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Broadcast (2010) Earth teems with a staggering variety of animals, including 9,000 kinds of birds, 28,000 types of fish and more than 350,000 species of beetles. What explains this explosion of living creatures, 1.4 million different species discovered so far, with perhaps another 50 million to go? The source of life's endless forms was a mystery until Charles Darwin's revolutionary idea of natural selection, which he showed could help explain the gradual development of life on Earth. But Darwin's radical insights raised as many questions as they answered.

Broadcast (2006) In a stunning six-part miniseries narrated by stage and film actor Liev Schreiber, this Nature series presents a compelling new vision of the epic forces that have shaped every aspect of existence on our planet, in Triumph of Life. More than three years in the making, Triumph of Life combines dramatic storytelling with powerful, groundbreaking scientific ideas in a sweeping story about survival and the survivors - the winners, for the moment at least, in an eternal battle. (www.youtube.com)

Broadcast (2002) For the first time ever, scientists believe they have gathered substantial evidence that points to a single animal group of creatures that gave rise to all animals, including humans. Researchers such as Cristina Diaz and Mitch Sogin think that the most likely candidate for this "Animal Eve" is a group of creatures that still exist: the sponges. Sponges, members of the phylum Porifera, are considered the oldest living animal phylum. The name Porifera means "pore bearer" in Latin. Sponges are the only animals that if broken down to the level of their cells can miraculously reassemble themselves. These seemingly inanimate creatures are also fantastic pumps, filtering tons of water to harvest a few ounces of food. (www.youtube.com)

Broadcast (1989) Could a pterodactyl as large as a light aircraft have flown? Did millipedes once grow to six feet long? How did insects become preserved in amber for over 50 million years? All these questions and more are answered through the study of fossils. In his journeys to the most famous fossil sites in the world, David Attenborough discovers a pre-historic world teeming with life and full of enticing clues as to how life evolved. They reveal how dinosaurs hunted, lived in groups and cared for their young.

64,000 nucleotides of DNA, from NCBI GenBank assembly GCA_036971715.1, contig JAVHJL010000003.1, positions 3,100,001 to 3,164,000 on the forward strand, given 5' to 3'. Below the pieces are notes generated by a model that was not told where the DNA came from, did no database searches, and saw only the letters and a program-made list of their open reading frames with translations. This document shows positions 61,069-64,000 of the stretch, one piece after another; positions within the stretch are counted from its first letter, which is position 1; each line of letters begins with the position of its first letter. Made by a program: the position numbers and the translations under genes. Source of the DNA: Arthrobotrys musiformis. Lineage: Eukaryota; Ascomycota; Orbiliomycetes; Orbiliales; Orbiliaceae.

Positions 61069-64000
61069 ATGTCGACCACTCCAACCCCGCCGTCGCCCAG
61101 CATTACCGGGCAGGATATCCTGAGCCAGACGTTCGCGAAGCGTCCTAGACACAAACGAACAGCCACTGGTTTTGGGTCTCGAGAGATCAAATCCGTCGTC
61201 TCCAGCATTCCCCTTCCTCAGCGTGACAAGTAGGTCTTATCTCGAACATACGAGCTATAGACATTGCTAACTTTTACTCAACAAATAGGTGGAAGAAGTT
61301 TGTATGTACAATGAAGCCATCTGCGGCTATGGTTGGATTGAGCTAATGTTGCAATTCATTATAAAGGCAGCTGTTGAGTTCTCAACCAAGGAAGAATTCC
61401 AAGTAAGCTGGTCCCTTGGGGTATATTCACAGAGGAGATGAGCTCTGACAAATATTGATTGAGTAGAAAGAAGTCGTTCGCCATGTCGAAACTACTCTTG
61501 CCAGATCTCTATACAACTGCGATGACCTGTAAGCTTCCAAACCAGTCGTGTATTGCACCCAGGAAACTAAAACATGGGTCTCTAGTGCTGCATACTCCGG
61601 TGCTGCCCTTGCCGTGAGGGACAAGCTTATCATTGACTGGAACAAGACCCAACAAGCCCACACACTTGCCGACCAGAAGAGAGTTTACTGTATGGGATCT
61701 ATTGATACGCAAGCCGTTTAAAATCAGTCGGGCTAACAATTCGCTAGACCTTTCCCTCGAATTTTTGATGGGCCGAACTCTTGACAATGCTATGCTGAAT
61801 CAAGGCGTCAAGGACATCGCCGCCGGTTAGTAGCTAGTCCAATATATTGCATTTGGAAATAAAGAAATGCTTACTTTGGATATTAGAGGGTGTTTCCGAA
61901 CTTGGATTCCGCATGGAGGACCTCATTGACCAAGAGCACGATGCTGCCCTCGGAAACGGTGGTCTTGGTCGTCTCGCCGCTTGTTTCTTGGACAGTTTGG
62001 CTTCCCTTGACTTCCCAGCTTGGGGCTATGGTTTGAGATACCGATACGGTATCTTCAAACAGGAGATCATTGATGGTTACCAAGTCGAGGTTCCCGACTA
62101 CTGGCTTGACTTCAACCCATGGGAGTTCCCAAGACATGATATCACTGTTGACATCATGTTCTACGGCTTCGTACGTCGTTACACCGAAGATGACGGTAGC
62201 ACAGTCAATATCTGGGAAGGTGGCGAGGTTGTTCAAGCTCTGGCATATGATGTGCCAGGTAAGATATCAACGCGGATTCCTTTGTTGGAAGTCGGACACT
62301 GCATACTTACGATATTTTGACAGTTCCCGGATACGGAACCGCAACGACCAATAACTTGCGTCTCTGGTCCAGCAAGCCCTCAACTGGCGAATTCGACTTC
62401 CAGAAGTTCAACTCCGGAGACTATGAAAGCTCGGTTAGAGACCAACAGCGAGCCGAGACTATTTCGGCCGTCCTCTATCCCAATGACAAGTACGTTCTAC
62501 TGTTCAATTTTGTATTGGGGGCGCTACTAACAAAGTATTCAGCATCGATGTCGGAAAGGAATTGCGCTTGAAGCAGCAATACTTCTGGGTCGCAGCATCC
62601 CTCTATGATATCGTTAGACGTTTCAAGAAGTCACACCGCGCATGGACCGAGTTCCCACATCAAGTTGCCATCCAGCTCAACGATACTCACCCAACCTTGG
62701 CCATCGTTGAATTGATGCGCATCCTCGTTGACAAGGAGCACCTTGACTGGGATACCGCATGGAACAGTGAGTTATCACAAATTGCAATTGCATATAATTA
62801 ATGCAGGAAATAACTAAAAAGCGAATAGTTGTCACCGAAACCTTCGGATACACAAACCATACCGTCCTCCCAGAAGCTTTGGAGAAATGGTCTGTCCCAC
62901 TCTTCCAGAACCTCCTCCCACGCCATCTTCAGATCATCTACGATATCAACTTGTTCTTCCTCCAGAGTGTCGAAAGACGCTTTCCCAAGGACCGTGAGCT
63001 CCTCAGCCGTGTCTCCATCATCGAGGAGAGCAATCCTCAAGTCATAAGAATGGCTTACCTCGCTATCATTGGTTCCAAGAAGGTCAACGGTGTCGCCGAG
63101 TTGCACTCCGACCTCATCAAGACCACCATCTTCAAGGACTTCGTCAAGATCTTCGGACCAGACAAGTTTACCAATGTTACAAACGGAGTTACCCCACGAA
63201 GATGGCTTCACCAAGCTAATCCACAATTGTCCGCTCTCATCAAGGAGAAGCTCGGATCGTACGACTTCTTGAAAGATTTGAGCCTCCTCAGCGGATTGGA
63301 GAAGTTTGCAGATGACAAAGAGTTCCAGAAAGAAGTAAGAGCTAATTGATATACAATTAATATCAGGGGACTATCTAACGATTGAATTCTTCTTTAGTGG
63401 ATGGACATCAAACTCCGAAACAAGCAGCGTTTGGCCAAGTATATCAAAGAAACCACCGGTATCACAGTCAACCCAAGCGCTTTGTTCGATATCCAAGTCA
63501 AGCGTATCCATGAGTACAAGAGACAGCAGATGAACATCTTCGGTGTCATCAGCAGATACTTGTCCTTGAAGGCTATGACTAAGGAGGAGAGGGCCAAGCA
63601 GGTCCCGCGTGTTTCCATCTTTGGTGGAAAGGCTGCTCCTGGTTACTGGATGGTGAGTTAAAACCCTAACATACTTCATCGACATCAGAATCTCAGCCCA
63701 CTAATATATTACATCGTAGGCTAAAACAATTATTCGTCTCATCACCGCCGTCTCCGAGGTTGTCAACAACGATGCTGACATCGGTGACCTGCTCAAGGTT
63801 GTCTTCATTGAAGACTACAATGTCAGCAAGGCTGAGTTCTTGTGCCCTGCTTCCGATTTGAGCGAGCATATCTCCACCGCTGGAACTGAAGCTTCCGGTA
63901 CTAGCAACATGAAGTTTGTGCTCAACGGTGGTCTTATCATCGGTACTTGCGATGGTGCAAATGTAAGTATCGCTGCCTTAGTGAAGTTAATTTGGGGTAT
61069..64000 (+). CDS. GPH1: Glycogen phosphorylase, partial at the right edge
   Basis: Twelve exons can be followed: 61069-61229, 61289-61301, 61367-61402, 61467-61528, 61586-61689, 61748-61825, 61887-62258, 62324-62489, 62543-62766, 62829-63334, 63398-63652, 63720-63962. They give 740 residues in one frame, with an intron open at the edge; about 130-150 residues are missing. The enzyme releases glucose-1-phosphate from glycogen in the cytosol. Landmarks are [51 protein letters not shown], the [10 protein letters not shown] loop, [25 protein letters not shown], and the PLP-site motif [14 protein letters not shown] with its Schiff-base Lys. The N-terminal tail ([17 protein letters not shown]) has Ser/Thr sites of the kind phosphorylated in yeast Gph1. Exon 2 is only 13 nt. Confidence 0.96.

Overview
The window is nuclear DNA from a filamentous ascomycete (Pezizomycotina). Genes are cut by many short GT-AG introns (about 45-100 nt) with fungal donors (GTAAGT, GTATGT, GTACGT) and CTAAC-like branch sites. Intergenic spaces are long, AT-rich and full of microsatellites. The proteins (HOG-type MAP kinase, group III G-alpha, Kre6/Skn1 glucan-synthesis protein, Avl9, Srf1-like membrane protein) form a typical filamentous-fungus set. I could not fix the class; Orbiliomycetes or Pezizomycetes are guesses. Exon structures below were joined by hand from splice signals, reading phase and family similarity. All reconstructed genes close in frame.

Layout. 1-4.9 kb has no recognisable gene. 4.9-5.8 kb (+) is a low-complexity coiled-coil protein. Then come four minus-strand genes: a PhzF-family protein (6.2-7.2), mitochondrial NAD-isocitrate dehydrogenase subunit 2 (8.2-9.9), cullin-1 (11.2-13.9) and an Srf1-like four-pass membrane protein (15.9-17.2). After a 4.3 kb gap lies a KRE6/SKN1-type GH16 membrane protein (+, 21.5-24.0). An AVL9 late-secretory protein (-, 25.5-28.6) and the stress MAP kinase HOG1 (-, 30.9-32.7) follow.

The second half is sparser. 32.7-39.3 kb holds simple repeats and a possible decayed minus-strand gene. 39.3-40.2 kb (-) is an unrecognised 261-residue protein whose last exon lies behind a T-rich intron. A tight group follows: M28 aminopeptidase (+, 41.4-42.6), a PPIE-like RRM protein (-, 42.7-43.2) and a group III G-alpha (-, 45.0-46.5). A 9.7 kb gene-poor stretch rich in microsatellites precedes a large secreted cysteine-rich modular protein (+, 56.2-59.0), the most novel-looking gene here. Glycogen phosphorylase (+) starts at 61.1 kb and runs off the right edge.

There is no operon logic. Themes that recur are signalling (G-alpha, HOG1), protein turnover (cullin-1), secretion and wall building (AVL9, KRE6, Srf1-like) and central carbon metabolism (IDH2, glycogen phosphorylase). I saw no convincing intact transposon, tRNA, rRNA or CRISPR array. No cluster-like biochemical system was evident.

Broadcast (2002) When we think of animals, we think of movement. Surprisingly, the diverse and graceful ballet of animal movement may have started with cnidarians (pronounced "ny-DAIR-ee-ans), a group that includes corals, sea anemones, sea pens and jellyfish. All of these animals, with few exceptions, have nerves and muscles. Because cnidarians are the simplest animals to possess this complexity, their direct ancestors were very likely the first animals to bundle the power of nerves and muscles together, enabling them to move and exhibit discernible behavior. (www.youtube.com)

Broadcast (2009) Documentary telling the little known story of how Darwin came to write his great masterpiece, On the Origin of Species, a book which explains the wonderful variety of the natural world as emerging out of death and the struggle of life. The story is told with the benefit of Darwin's secret notes and correspondence, enhanced by natural history filming, imagery from the time and contributions from leading contemporary biographers and scientists. It took twenty years to develop a brilliant idea into a revolutionary book that changed the way we see the world.

Broadcast (2002) Behind the beautiful shapes and colors of seashells is the story of how a group of animals called molluscs evolved in order to survive. The wide variety of molluscs includes clams, oysters, snails, mussels, squid, and octopus. The word mollusc comes from Latin meaning "soft," a good description of the group's fleshy bodies. Of course, in an ocean filled with predators, a soft body is easily eaten.

Broadcast (1998) Most of the dry land on Earth sits no more than a few hundred metres above sea level. But in some places mountain belts rise to heights of several kilometres.These regions are often prone to devastating earth tremors. How are mountains formed and what is the connection with earthquakes? The answer may lie in the fluid-like properties of the Earth's outer layers. According to a new theory, mountains may flow up or down when continents collide. In the process they affect the circulation of the planet's atmosphere and change the climate. (www.youtube.com)

Broadcast (1998) Over the past 4 billion years, life has evolved from simple single celled organisms into the tremendous variety of plants and animals that exist today. As scientists learn more about the Earth's history, they are realizing that the forces which have shaped the planet have also had a profound effect on the course of evolution. The movement of the tectonic plates has rearranged the continents, providing ever-changing conditions for living organisms, stimulating the evolution of new life-forms.

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